Lab Rat part 76

Posted: April 18, 2011 in Fiction, Test Subject

“We have our car then.” If we can get to it. I look up at the chopper again. How has he not spotted us? Bad viewing angle? I shake my head. I don’t care as long as my luck holds for another minute. I check the injector and spin a power into place. My first contingency plan. Dad would be so proud. He’d be prouder if I hadn’t waited until age twenty six to come up with one, but whatever. I decide now might not be a good time for that conversation. Besides, Dad and Jennifer are providing a more conventional backup plan anyway. I wonder if Jennifer’s any good with that gun. It might not matter; I think I’d take cover if someone gestured in my direction while spraying bullets, no matter how close the shots were actually getting.

I look down at the chump that Dad’s got pinned to the ground. “I have a thought.” The three of us are all peering over or through the car, keeping tabs on the sweep that will fail to turn up me. I reach down and pull a pair of canisters off of the man’s tactical harness. “Listen, man. This isn’t personal. I know you’re just doing your job, but I really need you to stay down. You get me?” He nods. I may not be a mind reader right now, but I doubt he’s telling the truth.

“He’ll have zip-cuffs on his belt. Hurry up,” Dad tells me. I feel around the officer’s waist and my fingers close around a set of plastic loops. I pull one free. “Hands behind your back,” Dad tells him. The man struggles a bit and clasps his hands behind his back. I loop the plastic strip in a figure eight around his gloved wrists and poke the narrow end through an opening on the opposite. I pull it tight. He may be able to get out of it, but not quickly, and I don’t plan on sticking around. I unsnap the sidearm on the man’s left leg. “You know how to use that thing, kid?”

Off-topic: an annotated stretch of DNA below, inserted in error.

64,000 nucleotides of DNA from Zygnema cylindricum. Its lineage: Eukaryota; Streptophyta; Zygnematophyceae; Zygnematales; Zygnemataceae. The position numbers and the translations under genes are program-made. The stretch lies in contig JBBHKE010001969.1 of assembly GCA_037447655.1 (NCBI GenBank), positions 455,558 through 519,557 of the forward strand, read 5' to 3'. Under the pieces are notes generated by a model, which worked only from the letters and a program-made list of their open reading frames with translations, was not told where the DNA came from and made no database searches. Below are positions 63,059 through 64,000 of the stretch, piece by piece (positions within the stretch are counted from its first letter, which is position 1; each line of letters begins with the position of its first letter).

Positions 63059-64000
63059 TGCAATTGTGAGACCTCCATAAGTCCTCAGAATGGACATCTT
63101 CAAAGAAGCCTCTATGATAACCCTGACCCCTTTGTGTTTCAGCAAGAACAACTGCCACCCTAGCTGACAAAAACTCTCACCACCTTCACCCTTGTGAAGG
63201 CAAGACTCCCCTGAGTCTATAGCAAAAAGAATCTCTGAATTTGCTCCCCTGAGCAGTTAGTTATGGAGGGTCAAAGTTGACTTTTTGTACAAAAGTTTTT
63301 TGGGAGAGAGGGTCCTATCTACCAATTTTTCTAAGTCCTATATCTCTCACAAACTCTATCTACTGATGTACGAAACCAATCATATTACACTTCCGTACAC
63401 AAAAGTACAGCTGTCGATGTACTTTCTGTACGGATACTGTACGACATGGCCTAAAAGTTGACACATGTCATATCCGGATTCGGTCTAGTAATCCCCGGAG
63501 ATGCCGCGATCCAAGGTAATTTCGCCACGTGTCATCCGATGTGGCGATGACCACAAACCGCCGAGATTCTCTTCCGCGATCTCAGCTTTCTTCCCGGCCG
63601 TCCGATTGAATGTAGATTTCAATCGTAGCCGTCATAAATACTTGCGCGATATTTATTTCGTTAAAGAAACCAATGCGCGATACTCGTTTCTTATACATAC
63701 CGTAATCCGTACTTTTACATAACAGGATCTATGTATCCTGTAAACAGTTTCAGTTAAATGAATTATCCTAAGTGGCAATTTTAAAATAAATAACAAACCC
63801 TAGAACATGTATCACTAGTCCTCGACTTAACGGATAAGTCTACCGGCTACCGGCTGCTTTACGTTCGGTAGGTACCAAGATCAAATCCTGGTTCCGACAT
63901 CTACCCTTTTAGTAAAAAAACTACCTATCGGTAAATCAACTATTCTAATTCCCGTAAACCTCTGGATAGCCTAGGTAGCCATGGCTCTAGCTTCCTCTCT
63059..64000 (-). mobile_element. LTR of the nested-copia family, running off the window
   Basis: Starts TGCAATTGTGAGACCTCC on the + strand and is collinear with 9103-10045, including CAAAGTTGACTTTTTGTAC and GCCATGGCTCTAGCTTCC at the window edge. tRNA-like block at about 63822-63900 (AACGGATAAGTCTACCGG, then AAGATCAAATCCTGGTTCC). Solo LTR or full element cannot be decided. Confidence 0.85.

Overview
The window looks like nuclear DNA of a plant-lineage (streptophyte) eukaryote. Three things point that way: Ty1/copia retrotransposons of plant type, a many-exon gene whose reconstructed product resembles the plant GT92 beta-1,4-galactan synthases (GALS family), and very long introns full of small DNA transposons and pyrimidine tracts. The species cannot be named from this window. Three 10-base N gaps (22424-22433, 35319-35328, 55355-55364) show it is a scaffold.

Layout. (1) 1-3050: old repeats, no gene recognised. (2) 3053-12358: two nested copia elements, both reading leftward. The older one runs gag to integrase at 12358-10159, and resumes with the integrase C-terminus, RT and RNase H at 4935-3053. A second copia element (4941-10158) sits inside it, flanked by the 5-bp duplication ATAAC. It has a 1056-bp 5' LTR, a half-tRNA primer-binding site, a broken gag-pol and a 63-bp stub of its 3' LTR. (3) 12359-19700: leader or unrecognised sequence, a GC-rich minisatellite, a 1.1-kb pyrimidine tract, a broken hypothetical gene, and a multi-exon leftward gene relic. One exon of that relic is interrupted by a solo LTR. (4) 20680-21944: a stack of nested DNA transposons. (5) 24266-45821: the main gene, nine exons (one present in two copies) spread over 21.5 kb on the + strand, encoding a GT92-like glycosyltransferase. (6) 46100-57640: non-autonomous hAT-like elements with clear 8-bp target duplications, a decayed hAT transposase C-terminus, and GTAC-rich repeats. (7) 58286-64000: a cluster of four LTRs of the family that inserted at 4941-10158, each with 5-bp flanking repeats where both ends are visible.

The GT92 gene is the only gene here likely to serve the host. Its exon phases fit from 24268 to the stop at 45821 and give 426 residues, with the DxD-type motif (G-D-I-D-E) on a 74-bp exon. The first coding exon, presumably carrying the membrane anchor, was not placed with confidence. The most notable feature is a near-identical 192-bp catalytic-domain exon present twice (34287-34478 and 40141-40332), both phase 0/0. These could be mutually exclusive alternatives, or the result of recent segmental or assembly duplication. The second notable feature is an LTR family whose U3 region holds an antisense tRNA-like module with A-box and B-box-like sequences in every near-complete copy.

“Not really,” I admit. I had never been one for the more violent and manly pass-times. I’m finding that I regret neglecting my education on them now.

“Okay, the safety’s on the right side. Don’t point it unless you’re ready to kill. You probably have thirteen shots.” He never looks away from the strip mall. “Can we get this show on the road already?”

“Working on it.” I pull the man’s air mask off. I set it down next to the pistol, and pick up the canisters again. I hook fingers through the safety pins and pull them free. I skate one down the street toward the SWAT van, and turn and lob the other into the parking lot. Both trail streamers of thick white smoke. I grin up at Dad. “I’ll be back with our wheels.” I scoop the gun and mask up. I keep myself crouched as low as possible and run for the van. The gas canister rolled to a stop underneath. Thick white smoke is geysering out of it, nearly obscuring the van. I can see the driver getting out and struggling to pull a mask over his face. I pull my own into position and thumb what I’m hoping is the safety. I don’t feel any other switches. I’m about halfway to the van when the driver finishes getting his mask in place. He reaches for his gun.

It’s been determined that as the night wears on, the things I say approach an event horizon of foulness. I cross that threshold at about 0100. Anything I say after that time is bound to be insulting or disgusting or both.

Life is starting to repeat itself again. I don’t know how much of this crap will happen again, but I feel like the last few days have all happened before. If I had a script writer for my life, I’d can that hack for rehashing the same ideas so many times. It’s ridiculous.


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